New book examines Vonnegut’s Indiana and Maxinkuckee life
Kurt Vonnegut and his family have always been interesting, even fascinating, to members of the Culver and Lake Maxinkuckee communities. The Culver Antiquarian Society interviewed a group of relatives and friends of the Vonneguts and thoroughly researched the family. They placed materials on the library site that have been called by Vonnegut researchers the best collection of Vonnegut family records in the state.
Now a new book partly researched in that collection, written by Kurt Vonnegut’s lifetime best friend Majie Failey, utilizes the records here in Culver but also tells personal stories of Kurt Vonnegut’s life at, and love of, the lake, which he called the most beautiful lake in the nation from the author’s own memory and collection of her friend.
"We Never Danced Cheek to Cheek: The Young Kurt Vonnegut in Indianapolis and Beyond" by Majie Failey has just been released by Hawthorne Publishing, owned and run by long-time lake resident Arthur Baxter and his wife Nancy. Marizetta Kenney aided Nancy Baxter, the editor who helped Majie Failey prepare the book, to find relevant records of the cottages of Clemens and Bernard Vonnegut. Photos from the Antiquarian Society collection are in the book.
Also included are Vonnegut’s comments to his friends about the magic of the lake, his family’s love of relaxing and using their own made-up Indiana language to communicate with each other, the author’s journeys around East Shore Lane on his own as a child, and his belief that it set the patterns for his sense of the meaning of home as he headed eagerly back to the Bernard Vonnegut cottage.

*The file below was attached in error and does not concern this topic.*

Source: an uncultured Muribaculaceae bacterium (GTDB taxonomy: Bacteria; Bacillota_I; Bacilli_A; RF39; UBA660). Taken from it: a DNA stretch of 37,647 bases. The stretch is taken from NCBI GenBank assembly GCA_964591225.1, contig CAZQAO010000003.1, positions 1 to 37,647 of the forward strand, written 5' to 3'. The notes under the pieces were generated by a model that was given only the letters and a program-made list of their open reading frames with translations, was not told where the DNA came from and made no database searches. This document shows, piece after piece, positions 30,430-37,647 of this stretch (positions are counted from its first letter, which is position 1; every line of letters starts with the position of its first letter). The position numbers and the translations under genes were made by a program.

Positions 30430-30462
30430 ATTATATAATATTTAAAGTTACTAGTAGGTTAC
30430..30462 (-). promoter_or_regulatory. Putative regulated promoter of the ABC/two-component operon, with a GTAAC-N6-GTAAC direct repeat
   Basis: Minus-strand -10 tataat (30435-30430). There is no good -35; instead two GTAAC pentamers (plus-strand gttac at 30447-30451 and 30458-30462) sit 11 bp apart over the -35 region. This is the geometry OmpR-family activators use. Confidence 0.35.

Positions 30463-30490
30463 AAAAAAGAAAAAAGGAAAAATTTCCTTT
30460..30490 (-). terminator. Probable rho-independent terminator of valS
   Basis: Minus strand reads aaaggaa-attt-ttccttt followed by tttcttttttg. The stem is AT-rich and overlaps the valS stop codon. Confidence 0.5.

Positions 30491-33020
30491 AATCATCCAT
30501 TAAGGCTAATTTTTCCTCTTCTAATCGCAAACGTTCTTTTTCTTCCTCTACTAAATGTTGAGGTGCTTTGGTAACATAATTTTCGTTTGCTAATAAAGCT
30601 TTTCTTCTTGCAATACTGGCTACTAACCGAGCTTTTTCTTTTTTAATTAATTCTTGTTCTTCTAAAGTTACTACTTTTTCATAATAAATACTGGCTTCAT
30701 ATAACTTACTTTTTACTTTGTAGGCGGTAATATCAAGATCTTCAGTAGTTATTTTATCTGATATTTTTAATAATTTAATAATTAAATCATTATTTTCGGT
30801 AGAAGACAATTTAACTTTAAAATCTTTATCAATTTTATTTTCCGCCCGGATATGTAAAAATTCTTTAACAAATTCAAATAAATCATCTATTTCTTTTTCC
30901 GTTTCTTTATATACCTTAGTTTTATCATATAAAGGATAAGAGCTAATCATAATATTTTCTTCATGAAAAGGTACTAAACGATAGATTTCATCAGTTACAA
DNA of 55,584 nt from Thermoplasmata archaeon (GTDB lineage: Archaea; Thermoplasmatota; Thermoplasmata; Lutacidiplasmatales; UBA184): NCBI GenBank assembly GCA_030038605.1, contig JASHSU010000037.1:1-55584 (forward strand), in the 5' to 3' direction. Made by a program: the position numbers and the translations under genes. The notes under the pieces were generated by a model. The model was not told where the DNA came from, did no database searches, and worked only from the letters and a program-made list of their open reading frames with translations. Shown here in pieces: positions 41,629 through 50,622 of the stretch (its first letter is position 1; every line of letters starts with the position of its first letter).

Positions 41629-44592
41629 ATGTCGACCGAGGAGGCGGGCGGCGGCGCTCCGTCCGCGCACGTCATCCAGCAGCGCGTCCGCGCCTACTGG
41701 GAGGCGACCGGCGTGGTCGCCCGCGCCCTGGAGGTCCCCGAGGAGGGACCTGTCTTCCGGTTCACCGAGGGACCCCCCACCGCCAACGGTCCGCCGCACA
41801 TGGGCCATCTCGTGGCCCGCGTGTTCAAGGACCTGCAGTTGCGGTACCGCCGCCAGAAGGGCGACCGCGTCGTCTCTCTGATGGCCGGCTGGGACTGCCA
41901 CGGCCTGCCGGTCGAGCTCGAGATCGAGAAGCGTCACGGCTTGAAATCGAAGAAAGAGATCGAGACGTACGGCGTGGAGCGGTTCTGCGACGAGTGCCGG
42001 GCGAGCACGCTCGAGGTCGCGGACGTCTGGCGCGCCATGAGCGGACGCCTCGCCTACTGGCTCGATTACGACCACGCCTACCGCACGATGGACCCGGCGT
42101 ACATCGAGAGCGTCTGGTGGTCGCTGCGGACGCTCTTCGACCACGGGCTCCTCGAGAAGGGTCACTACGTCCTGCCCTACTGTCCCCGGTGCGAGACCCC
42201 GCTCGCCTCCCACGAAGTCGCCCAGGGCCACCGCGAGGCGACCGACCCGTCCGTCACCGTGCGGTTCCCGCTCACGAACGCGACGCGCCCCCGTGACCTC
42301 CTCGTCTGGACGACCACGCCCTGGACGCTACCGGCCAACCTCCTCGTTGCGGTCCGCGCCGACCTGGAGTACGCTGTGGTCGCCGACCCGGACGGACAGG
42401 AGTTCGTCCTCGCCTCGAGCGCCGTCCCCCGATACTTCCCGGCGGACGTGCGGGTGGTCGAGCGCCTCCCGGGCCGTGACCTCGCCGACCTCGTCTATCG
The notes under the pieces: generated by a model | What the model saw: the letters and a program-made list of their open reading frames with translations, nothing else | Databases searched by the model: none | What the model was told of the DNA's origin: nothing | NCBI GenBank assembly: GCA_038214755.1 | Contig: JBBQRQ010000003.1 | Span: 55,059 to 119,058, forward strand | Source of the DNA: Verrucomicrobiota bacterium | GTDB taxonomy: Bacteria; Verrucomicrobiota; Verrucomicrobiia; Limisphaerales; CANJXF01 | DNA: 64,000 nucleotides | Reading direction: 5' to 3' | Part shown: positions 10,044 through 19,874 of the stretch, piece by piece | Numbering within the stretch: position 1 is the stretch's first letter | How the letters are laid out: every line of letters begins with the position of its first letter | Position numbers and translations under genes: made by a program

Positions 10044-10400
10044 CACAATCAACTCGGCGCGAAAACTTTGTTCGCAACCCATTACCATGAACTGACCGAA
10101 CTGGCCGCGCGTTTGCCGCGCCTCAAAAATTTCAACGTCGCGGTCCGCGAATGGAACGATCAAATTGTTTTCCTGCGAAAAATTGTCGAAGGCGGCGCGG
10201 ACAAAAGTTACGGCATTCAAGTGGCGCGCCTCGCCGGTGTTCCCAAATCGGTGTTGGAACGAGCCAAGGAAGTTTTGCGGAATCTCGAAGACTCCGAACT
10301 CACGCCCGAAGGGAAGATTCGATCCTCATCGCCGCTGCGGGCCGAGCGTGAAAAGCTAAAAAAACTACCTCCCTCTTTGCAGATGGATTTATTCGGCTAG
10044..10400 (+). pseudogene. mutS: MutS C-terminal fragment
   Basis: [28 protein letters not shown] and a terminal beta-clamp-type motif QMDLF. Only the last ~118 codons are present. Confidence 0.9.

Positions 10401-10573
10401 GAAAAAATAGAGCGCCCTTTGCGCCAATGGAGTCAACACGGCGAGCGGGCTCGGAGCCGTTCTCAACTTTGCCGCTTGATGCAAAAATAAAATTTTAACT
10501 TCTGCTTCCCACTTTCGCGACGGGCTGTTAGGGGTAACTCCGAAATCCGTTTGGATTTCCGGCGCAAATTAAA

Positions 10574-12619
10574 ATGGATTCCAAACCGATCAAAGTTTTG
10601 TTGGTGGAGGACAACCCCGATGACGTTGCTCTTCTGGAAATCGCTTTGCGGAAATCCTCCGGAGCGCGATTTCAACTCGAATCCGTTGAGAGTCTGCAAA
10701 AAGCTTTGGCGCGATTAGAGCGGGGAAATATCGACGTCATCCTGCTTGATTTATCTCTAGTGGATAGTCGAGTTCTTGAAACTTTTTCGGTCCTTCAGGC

Most interesting are the stories never before told of the weekends high-school age Kurt spent with his friends at cottages around the lake. Majie Failey tells of a visit the Shortridge High Owls Club and some of their girlfriends spent with parents at a cottage and a college visit. She reconstructs the romance of a pre-war weekend at the lake for Kurt, who fell in love Kurt Vonnegut and his family have always been interesting, even fascinating, to members of the Culver and Lake Maxincuckee communities. The Culver Antiquarian Society interviewed a group of relatives and friends of the Vonneguts and thoroughly researched the family. They placed materials on the library site that have been called by Vonnegut researchers the best collection of Vonnegut family records in the state.
Kurt stayed an active and kind friend to both the boys and girls with whom he had gone to high school as they grew older. One little-known letter from Vonnegut was found in the Culver collection: a reply to high school gal friend Mary Jo Albright Bradley. Mary Jo was working to help document Culver’s lake history and wrote to Kurt asking for input on the Vonnegut cottages.
He details cottage history and then adds:
"The B. Vonnegut Cottage was in my time owned by my grandfather’s three children, Kurt, Sr, Irma Lindener and Alex. They sold it to the Concert Master of the Indianapolis Symphony, whose name I’ve forgotten, right after World War II. Jane and I honeymooned there, and we were the last Vonneguts to have anything to do with it. . . As for famous people having spent time there, you couldn’t prove it by me. I never saw one."
Failey’s book is available from the Hawthornepub.com website, from Barnes and Noble and Amazon.com. It is a 175 page softbound, $18, and hardcover at $25. Information and ordering also at Hawthorne Publishing in Carmel 317-867-5183.